Birds will have to be sent down to Kentucky soon, so Rob is going to whip up a shipping crate right away! Won’t be in Paducah to see the real piece this spring? Here’s the next best thing — I have 2 different note cards and a poster of Birds of Beebe Woods for sale in my Etsy Shop.

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Felt Wee Folk on demand

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Print-on-demand edition of Felt Wee Folk

If you’ve been looking for my 2003 how-to book, Felt Wee Folk lately, you may have had trouble obtaining a copy.  That’s because the publisher has sold out. I anticipated this situation and bought some a few months ago, so I have a limited supply in my Etsy shop. I even have a few copies of the French translation, Personnages et Motif on Etsy.

Book - Felt Wee Folk 2003

Book – Felt Wee Folk 2003

If you want to have an autographed copy of the original edition, order very soon, because they are selling fast! Your Etsy order of Felt Wee Folk includes a folded Blossom Fairies poster (pictured below). I’m happy that the book has had such a good run, with almost 55,000 copies in print. In this day and age, it’s unusual for a book to last 10 years, especially a craft book. The good news is that the book will continue to be published, just differently. C&T Publishing, Amazon and other online retailers are offering a print-on-demand issue of Felt Wee Folk, which is shown above. The printing and paper quality are not as good as the original, but these minor shortcomings are worth having the book once again available for purchase.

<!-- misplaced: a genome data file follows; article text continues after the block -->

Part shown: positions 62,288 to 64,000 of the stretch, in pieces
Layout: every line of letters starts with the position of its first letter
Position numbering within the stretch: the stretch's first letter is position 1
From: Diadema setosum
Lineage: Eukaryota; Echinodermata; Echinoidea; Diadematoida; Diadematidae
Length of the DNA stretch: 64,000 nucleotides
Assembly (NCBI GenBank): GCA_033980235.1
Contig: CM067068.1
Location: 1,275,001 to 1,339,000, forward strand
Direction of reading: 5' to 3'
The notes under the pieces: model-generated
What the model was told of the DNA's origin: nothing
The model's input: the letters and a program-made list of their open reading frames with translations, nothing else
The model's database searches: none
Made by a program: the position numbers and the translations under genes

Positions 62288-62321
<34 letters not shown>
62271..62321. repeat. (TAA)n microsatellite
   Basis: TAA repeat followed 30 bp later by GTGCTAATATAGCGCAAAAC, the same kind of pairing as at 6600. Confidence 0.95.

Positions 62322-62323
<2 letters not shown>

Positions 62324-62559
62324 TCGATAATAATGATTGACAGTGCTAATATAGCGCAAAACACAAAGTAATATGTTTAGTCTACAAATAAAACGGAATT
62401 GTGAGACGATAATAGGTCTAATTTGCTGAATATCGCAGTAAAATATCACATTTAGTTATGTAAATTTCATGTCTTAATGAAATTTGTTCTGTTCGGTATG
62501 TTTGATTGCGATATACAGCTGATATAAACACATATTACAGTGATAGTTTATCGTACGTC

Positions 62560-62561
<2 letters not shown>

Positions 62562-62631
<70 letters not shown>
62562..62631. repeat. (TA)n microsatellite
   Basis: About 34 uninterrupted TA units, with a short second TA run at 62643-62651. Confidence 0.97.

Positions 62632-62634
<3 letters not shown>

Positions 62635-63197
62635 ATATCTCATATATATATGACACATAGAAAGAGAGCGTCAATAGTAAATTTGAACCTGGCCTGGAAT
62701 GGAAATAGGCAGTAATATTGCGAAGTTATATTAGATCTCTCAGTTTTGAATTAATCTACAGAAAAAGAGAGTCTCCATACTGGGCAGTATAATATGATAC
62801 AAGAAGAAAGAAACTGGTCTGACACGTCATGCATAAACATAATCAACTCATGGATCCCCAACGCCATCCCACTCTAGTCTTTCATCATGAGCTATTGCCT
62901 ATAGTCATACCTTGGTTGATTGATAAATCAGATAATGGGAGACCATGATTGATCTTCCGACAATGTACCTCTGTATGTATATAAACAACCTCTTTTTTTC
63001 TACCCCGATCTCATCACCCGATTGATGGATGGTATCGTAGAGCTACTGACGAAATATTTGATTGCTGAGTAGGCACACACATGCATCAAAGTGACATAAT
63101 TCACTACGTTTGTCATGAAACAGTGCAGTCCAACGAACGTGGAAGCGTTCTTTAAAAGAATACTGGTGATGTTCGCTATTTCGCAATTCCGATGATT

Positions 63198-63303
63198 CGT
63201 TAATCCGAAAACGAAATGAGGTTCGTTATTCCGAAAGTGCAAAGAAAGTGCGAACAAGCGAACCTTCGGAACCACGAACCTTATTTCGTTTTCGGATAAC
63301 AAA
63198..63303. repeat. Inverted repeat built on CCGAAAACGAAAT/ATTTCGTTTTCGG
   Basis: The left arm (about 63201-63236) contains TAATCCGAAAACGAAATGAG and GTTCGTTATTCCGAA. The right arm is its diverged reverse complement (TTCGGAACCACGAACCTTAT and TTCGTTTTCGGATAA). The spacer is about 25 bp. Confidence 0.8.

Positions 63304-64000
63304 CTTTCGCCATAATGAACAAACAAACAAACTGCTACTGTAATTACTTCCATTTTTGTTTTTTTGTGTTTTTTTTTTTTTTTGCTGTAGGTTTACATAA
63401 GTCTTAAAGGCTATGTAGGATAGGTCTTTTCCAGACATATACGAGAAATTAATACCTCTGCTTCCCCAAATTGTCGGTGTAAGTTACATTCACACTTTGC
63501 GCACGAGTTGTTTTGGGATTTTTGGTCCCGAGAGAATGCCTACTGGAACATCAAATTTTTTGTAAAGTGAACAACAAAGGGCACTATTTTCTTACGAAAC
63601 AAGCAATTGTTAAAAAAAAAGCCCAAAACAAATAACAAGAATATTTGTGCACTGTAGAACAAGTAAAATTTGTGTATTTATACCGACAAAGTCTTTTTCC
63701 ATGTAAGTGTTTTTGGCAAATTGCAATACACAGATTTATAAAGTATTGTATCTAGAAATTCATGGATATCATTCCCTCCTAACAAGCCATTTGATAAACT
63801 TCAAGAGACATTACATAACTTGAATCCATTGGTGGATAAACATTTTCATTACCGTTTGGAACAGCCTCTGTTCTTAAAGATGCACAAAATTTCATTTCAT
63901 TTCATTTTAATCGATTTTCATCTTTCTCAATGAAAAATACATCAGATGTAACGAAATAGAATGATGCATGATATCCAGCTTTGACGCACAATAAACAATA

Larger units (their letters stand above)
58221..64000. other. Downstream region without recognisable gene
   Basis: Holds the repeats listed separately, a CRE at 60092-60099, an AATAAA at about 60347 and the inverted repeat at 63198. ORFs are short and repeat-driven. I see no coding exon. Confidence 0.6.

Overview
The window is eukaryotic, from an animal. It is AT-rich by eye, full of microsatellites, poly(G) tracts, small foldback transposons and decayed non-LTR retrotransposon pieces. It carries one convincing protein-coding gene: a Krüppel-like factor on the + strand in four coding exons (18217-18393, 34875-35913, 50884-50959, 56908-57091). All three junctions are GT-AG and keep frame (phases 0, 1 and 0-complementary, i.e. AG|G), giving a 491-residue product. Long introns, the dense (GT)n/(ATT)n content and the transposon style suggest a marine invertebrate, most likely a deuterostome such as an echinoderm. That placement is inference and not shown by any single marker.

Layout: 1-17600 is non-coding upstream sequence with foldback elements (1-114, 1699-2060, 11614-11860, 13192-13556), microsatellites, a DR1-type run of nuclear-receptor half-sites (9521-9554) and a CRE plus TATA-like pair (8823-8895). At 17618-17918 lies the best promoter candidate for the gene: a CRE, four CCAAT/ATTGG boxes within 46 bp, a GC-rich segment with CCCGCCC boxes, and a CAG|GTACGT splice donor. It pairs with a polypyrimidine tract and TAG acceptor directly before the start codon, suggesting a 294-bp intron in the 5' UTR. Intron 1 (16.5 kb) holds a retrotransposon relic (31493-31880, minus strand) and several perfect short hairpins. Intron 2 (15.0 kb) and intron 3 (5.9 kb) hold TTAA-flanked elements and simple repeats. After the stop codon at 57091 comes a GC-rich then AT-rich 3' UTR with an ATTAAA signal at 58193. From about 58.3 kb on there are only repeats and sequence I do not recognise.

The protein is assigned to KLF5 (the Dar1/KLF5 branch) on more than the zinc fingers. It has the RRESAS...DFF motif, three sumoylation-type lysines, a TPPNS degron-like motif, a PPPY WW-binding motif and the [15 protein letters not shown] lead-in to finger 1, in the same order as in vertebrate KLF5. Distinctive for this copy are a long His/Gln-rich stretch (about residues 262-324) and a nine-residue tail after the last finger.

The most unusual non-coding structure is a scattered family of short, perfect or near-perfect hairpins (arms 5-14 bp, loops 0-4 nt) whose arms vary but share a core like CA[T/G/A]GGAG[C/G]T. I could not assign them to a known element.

18" x 24" Blossom Fairies Poster

18″ x 24″ Blossom Fairies Poster

another hand-stitched corporate logo

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After stitching the Facebook widget for this blog (see how I made it here), I couldn’t resist the temptation to personalize my Etsy shop widget that’s on the blog’s home page side bar. To make my version recognizable, I decided to keep the logo’s ubiquitous white letters on a field of orange. It was the first time I’ve tried forming wire letters with serifs, so it was a bit more tricky than writing out flowing script like I’ve done on the banners, which can be seen here.

etsywidget5WMAfter covering and wrapping the wire with variegated white and light pink embroidery floss, I gathered scraps of different shades of orange-colored felt.

etsywidget6WMI arranged the scraps like puzzle pieces and stitched them together for the background. Then, I made some additional words — “my” and “shop” out of wire and variegated turquoise floss.

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It needed some jazzing up, so I added french knots and seed beads to the background.

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In this close-up you can see how I wrapped the letters.

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I’ve recently added some new items to my Etsy shop, so please visit!